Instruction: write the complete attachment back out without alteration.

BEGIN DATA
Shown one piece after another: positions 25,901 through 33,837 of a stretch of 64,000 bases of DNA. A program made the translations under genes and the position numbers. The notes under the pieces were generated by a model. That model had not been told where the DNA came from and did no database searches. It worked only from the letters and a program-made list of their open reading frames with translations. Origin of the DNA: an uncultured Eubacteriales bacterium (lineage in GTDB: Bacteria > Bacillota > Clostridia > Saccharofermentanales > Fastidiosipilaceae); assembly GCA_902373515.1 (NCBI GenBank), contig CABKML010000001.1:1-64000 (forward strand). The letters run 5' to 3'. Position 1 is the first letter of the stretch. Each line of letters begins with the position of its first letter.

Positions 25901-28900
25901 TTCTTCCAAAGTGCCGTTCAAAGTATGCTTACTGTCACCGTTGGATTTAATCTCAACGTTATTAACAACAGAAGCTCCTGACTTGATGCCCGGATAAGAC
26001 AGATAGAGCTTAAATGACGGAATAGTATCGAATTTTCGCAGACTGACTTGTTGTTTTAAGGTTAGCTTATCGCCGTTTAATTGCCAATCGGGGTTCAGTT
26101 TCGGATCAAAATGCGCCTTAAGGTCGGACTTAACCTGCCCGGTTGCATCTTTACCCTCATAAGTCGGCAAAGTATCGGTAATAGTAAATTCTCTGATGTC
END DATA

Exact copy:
Shown one piece after another: positions 25,901 through 33,837 of a stretch of 64,000 bases of DNA. A program made the translations under genes and the position numbers. The notes under the pieces were generated by a model. That model had not been told where the DNA came from and did no database searches. It worked only from the letters and a program-made list of their open reading frames with translations. Origin of the DNA: an uncultured Eubacteriales bacterium (lineage in GTDB: Bacteria > Bacillota > Clostridia > Saccharofermentanales > Fastidiosipilaceae); assembly GCA_902373515.1 (NCBI GenBank), contig CABKML010000001.1:1-64000 (forward strand). The letters run 5' to 3'. Position 1 is the first letter of the stretch. Each line of letters begins with the position of its first letter.

Positions 25901-28900
25901 TTCTTCCAAAGTGCCGTTCAAAGTATGCTTACTGTCACCGTTGGATTTAATCTCAACGTTATTAACAACAGAAGCTCCTGACTTGATGCCCGGATAAGAC
26001 AGATAGAGCTTAAATGACGGAATAGTATCGAATTTTCGCAGACTGACTTGTTGTTTTAAGGTTAGCTTATCGCCGTTTAATTGCCAATCGGGGTTCAGTT
26101 TCGGATCAAAATGCGCCTTAAGGTCGGACTTAACCTGCCCGGTTGCATCTTTACCCTCATAAGTCGGCAAAGTATCGGTAATAGTAAATTCTCTGATGTC